What do I mean by controversy? Here is an example: I was meeting family X one day. Mom had made the appointment and both mom and dad showed up. At least physically: mentally, dad was not there. Mom started the conversation, was carrying the excitement flag for the couple and was reading down her list of questions. But all the while, I could not get away from the dad’s distracted, absent energy. At some point in the meeting, I looked directly at him and said “Are you ok sir? You don’t really want to be here, do you?” He was so taken aback (mom, defeated, as in ughh, I did not manage to hide it did I?) that he was unable to make something up and told the truth: he had been dragged there, he did not actually think a move was needed for his child, he was worried about the finances and was rushing into a big work-related meeting that he could not take his mind off. He apologized, became present, we restructured the meeting, walked and talked at the same time so that we could be most efficient and met several times afterwards to continue the discussion. To be honest, I can’t remember if I enrolled their child in the end. It doesn’t even matter. What stuck with me was how paying attention made the difference.
Write it down. Make it a big deal.
There is a very big difference between the IB curriculum and the way local schools teach. And yet many local parents I meet just want the local system in a bigger and more beautiful campus. Many parents come in with ready-made ideas about what our school is and the way it provides education. Unless we get honest about it, the partnership will epically fail. Listening actively to what the parents want for their child, what ideal education looks like and what they think they will get in your school, enables you to, right there, on the spot, speak to the match. The admissions office is the place for honest conversations – later it might be too late. If you feel strongly about it, don’t shy away from saying “this may not be the school for you,” – only to intrigue parents and make them want it more. But this is not the point, you get it.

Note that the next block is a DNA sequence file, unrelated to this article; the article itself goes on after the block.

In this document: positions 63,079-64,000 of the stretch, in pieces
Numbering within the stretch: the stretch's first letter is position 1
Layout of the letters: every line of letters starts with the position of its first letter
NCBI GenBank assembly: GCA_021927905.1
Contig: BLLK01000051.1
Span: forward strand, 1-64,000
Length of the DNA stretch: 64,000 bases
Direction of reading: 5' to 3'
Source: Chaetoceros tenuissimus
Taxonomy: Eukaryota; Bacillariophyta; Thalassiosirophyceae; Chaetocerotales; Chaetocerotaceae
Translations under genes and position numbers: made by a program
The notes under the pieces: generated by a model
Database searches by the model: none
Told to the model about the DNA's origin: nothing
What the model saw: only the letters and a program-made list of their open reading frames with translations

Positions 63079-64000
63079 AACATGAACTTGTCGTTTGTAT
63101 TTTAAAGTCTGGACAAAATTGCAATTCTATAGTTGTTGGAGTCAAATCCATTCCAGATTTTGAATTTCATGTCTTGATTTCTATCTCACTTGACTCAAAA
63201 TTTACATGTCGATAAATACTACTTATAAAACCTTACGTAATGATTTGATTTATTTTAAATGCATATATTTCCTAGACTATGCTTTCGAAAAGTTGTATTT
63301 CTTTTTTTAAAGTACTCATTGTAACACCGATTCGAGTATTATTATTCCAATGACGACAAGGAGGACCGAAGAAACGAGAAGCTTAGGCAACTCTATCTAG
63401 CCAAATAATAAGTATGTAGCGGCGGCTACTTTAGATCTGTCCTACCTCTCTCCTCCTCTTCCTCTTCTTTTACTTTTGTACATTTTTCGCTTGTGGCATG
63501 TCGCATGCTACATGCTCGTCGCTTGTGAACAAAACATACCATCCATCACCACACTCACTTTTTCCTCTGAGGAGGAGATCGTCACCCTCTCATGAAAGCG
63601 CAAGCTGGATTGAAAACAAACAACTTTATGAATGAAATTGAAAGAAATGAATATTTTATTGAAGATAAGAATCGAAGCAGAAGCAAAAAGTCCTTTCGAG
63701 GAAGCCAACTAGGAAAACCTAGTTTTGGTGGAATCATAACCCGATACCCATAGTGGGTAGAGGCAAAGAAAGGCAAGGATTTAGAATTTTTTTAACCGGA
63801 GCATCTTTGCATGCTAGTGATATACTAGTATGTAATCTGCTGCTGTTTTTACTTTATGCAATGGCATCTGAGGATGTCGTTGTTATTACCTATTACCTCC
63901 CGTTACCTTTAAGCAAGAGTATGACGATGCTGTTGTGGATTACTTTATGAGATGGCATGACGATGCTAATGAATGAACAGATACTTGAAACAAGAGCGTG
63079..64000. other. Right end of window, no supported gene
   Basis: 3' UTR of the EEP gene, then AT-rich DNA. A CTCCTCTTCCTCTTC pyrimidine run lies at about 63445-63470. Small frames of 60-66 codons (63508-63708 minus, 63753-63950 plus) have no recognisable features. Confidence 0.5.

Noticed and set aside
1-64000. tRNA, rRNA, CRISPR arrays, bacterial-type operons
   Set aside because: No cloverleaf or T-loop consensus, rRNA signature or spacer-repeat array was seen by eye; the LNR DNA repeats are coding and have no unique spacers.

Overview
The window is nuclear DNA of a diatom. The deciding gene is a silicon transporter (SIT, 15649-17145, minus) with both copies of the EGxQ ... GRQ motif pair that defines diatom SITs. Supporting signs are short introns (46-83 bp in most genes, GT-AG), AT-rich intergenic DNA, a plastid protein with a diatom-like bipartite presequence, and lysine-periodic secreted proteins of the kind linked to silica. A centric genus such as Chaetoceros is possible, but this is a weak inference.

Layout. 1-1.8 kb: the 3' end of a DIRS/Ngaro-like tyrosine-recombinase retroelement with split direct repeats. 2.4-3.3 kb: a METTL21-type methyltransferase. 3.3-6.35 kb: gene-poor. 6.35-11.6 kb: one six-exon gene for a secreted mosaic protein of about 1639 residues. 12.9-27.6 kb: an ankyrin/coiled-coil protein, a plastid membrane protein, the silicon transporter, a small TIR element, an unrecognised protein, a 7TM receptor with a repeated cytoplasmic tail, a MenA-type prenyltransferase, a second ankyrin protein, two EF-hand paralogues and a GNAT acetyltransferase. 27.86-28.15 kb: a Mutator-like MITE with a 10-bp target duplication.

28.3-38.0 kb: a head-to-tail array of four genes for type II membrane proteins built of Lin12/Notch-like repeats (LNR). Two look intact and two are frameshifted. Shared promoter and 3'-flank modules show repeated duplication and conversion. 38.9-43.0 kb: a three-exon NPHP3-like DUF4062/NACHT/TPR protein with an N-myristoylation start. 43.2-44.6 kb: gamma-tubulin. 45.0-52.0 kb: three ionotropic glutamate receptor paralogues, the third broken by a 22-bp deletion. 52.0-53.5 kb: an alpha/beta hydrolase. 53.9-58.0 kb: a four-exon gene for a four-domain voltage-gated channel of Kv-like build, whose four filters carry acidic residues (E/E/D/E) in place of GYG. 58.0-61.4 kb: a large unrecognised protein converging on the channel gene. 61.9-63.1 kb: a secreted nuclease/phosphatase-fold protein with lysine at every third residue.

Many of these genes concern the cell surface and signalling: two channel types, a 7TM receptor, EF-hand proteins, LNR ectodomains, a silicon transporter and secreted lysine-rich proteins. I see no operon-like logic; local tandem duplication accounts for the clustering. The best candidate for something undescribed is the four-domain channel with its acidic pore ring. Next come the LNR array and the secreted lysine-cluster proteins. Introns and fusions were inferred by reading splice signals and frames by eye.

A conversation like this takes courage and it takes support. You must feel grounded in your knowledge about what mission appropriate families look like and, at the same time, supported and empowered by the leadership of your school to be honest. No fearful admissions office will ever be honest – they would be too scared of losing “bums on seats.”
If you do have the backing and if you are able to establish that a family is not going to be happy in your school, after you have pushed and prodded enough to understand it is not just a biased perspective of yours, make sure your follow up message includes that. The written word has power – so much more power than the spoken one.
One of the most important aspects of a good admissions office is that they effectively gather information from family meetings – and communicate key elements to others when it can make a difference. Listening with intent, paying attention to the way communication flows (verbal, nonverbal, tone etc.), allows the admissions team to offer a window into the family that the admissions committee, deciding on accepting the student or not, may lack at times. The Principals I have worked with over the past 21 years have always appreciated a note or a chat from me about a family they must meet and things to look for. It may just be the difference between a peaceful school year for a teacher or a constant heartache.